Effective Argument and Critical Thinking

I wish I had come across Oxford Guide to Effective Argument and Critical Thinking by Colin Swatridge when I started reading ferociously and writing to a lesser extent in the 1990s. Unfortunately, Swatridge only wrote and published it in 2014. I suppose that having not found and read it for the last five years is […]

Always Right

It has been nearly six years since Margaret Thatcher passed away. I was on my way to board an aeroplane from London to California. By the entrance door to the plane, there were dozens of newspapers on the shelf, with their front pages announcing her death. Looking at the iconic images of her, my heart […]

The Old Men and the Sea

In my early teens, I read the Chinese translation of the Old Man and the Sea. The old man, Santiago, left a fiercely persistent and strong image in my mind. Reading Ernest Hemingway’s original English writing this week, an intense sensation of strength and survival came to me overwhelmingly, together with the beauty of the […]

Churchill – Walking with Destiny

Churchill – Walking with Destiny by Andrew Roberts is for people who have an exceeding amount of enthusiasm about Winston Churchill. Its 982 pages (excluding extra notes) are certainly not for the faint hearted. Some time during last winter, this book was gifted to me by a very generous soul who truly understands and tolerates […]

Life After Life

Metaphorically speaking, it has taken me a couple of “life after life” to read this book. I started reading it in the Spring of 2018, went through multiple iterations of “pause, resume”. I hit obstacles (elsewhere), fell over and picked myself up, occasionally with bruises. Being clumsy or graceful, either has its beauty. Who cares […]

Compassion

Last Autumn, I attended Building Interpersonal Skills: An Experiential Workshop, organised by Susan Neville, Campbell Frank and a couple of other instructors, at Stanford. After this intensive program, one poem and one word repeatedly come back to me: compassion. To begin the program, the instructors read us Miller Williams’s poem. Sue was very kind to […]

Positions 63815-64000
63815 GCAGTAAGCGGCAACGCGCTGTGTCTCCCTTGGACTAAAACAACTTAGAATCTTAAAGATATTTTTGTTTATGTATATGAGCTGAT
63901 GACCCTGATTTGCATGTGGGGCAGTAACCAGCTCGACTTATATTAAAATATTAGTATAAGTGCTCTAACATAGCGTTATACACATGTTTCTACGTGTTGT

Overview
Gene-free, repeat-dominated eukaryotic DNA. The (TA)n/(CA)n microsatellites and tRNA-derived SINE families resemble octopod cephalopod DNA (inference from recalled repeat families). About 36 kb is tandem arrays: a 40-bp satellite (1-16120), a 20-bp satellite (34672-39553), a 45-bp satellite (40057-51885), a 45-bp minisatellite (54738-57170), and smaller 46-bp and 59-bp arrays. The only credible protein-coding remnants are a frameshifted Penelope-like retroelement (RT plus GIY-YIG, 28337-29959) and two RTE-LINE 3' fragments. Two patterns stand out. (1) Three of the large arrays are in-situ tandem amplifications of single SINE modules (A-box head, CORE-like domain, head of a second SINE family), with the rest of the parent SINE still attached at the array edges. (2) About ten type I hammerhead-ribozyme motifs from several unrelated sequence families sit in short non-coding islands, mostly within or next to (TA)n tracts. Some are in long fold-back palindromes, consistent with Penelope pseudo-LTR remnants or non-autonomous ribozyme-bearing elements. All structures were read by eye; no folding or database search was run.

How to Win an Argument

How to Win an Argument – An Ancient Guide to the Art of Persuasion is by far the best book I have read on oratory. James May translated Cicero’s words into enlightening and pleasing writings. Thanks to May, the rhetorical wisdom of Cicero is comfortably accessible to us all. The rest lies in “师父领进门,修行靠个人”. The […]

Meditations

I started the new year, 2019, with a long hike in the Santa Cruz mountain range. The air in the mountains was very fresh, compared with the uniquely peculiar “scent” of central London, which I merrily inhaled throughout the holiday season. Crudely stated, it was probably because of the exhaust from diesel cars and buses, […]

The Scaffolding of Rhetoric

In 1897, at the age of 23, Winston S. Churchill wrote an essay titled The Scaffolding of Rhetoric. You can read the original article here. In this essay, Churchill proposed six principal elements as the foundation of rhetoric. This unfinished manuscript appears to only discuss four elements in detail, with the other two less well […]

Ordinary Love and Good Will

Ordinary Love and Good Will, by Jane Smiley, is not a typical book for me. It nevertheless found its way to me at a fortunate timing. It was a recommendation from a credible source shortly before a trip. I enjoyed reading it very much when I was in the air traveling across the country in […]